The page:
The play is Rapture, Blister, Burn, a witty dramatised debate about having it all, featuring three generations of East Coast women. It’s by Gina Gionfriddo, whose social comedy Becky Shaw played at the Almeida in 2011. It tells of two college friends who reunite after a decade: one is married with a child and no career, the other is a feminist academic with an elderly mother, but no partner or child. Fox plays the latter. So what was the overlap? “The bit I identified with is that you find yourself in a job you love doing, then you go, ‘Oh my goodness, actually, what I’d really love is a family. She’s incapable of having a relationship, yet it’s something she has wanted, and she says herself that she didn’t consciously opt out of marriage or a family — she just didn’t do the stuff you’ve got to do to get it.”
Anyone with half an ear to the ground will know that Fox’s romantic narrative has kept certain columnists busy. She was briefly engaged to her Randall and Hopkirk (Deceased) co-star Vic Reeves before marrying Jared Harris, her character’s seducer in Les Liaisons Dangereuses, then had her daughter with the actor Jeremy Gilley; and, since that relationship ended, the chef Marco Pierre White has been mentioned in dispatches. All of this is, of course, nobody’s business but hers — and she makes it clear she is eager not to invade her own privacy. But, she says: “There are lots of things in my personal life I’ve turned into positives. This part is quite an obvious mining of my own personal experience. There is a bed of emotions I can tap into quite easily.”
She has played everything from mouse (the second Mrs de Winter in Rebecca, Jane Seymour in ITV’s Henry VIII) to minx (sorceress in Merlin, superbitch in The Wrong Mans), but she has never had a role that fully captures the complex mesh of vulnerability and assertion you meet in person. The mixed message is underpinned by black PVC trousers v cream chiffon blouse, by the thick black kohl encircling brown startled-fawn eyes.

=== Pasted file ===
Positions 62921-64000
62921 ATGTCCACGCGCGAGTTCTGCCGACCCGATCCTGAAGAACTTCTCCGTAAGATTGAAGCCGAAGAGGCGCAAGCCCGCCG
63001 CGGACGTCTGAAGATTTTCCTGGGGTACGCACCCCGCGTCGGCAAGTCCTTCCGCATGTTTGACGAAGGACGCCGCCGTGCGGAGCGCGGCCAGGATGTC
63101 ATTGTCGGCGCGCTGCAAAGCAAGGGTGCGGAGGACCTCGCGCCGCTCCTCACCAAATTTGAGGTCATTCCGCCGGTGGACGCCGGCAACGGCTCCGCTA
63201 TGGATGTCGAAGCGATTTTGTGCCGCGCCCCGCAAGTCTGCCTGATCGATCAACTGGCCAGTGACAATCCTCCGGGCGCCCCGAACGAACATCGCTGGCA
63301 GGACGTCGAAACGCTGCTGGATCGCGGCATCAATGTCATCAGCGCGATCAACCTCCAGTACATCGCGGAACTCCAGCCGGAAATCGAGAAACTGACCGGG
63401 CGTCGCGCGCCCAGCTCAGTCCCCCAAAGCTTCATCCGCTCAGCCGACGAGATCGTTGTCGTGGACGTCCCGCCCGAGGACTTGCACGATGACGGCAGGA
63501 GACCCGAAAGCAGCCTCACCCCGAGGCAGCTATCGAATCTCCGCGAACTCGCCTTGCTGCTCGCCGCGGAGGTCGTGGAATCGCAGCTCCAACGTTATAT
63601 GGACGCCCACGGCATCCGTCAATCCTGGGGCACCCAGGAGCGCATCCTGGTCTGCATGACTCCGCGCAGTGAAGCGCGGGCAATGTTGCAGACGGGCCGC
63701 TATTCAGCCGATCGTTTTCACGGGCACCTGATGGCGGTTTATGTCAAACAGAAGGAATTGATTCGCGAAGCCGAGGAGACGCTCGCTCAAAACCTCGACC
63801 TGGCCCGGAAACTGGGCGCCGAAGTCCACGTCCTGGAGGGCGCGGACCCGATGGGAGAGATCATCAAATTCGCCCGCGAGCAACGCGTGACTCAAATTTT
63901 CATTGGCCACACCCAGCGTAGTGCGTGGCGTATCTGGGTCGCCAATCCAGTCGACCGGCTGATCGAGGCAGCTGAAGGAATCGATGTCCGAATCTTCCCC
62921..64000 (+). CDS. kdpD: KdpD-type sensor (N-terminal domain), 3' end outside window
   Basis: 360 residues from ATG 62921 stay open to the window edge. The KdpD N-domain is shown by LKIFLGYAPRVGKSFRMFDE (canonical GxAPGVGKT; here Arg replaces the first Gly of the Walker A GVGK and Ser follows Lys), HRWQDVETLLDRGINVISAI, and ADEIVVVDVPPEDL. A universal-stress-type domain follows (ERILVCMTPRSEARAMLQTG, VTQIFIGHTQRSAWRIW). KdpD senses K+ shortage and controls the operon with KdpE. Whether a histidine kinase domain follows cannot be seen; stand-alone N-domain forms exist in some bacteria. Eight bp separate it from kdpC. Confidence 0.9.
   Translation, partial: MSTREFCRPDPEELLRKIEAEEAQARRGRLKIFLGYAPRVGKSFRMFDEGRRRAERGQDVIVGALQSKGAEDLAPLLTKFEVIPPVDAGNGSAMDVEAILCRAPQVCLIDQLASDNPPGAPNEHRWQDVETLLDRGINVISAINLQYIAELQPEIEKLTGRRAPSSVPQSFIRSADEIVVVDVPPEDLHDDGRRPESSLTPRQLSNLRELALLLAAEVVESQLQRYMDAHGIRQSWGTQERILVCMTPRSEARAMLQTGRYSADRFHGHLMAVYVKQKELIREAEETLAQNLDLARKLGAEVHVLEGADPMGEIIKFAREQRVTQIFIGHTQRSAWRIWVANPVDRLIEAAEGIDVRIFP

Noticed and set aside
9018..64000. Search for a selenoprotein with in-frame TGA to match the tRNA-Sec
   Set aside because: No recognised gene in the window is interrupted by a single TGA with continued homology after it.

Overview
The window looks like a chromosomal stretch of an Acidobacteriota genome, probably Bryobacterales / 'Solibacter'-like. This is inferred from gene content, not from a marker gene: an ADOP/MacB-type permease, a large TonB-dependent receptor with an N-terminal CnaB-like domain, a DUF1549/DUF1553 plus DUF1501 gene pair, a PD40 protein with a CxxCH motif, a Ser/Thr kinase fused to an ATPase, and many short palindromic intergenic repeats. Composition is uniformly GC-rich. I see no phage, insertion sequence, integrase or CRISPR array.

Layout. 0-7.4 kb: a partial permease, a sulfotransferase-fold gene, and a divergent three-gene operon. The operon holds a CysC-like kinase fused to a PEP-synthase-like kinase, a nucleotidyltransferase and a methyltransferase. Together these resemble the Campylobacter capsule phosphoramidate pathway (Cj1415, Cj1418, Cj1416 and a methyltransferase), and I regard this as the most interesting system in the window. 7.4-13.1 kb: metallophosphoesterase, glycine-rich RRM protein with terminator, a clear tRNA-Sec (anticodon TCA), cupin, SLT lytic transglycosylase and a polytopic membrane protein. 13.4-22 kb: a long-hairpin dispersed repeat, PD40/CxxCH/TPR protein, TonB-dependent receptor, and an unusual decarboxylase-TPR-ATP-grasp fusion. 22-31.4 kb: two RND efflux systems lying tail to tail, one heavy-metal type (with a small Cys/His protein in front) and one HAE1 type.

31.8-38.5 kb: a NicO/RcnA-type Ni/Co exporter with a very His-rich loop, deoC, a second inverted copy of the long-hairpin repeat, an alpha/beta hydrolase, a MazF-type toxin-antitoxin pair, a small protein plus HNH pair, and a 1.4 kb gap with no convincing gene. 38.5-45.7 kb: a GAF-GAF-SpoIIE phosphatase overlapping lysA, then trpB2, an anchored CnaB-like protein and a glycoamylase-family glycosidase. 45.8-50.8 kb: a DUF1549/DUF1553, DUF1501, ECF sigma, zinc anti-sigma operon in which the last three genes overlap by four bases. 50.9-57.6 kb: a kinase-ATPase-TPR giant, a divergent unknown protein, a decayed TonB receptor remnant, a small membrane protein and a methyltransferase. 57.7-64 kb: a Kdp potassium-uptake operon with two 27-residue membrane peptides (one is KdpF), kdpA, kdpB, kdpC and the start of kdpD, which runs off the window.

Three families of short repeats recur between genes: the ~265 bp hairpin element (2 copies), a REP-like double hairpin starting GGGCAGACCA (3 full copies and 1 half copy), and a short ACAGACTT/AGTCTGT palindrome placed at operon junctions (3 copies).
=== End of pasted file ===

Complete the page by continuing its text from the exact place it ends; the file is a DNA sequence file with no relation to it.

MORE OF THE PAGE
The director Peter DuBois was presented with a similar two-tone Fox when the actress rushed to a hastily convened meeting about Gionfriddo’s play. “I’d literally jumped out of the shower, but I was wearing evening clothes because I had to go out after filming. So I was really, like, a mess. Which is sort of a bit Catherine. Then we started talking about pornography within about five minutes. It was quite bizarre at nine o’clock in the morning.”
Even before the Dangereuses debacle, Fox had been unpersuaded that theatre was the place for her. She enjoyed playing the mistress of a Nazi sympathiser in Cecil Philip Taylor’s play Good at the Donmar in 1999 — “That is my one very good memory of being on stage.” The following year she joined the Almeida’s adventurous double bill of Richard II and Coriolanus at the converted Gainsborough Studios. A vehicle for Ralph Fiennes found her cast as two of Shakespeare’s least talkative wives. She now says: “I don’t want to be in a Shakespeare play ever, ever again.” The same, it seems, goes for other classics. Wouldn’t she want a crack at Hedda? “No, I really wouldn’t. There are hundreds of people who would be better at it than me, and that’s something I have come to realise. I don’t want to be that exposed. People haven’t seen Catherine before, so maybe there won’t be that comparison.”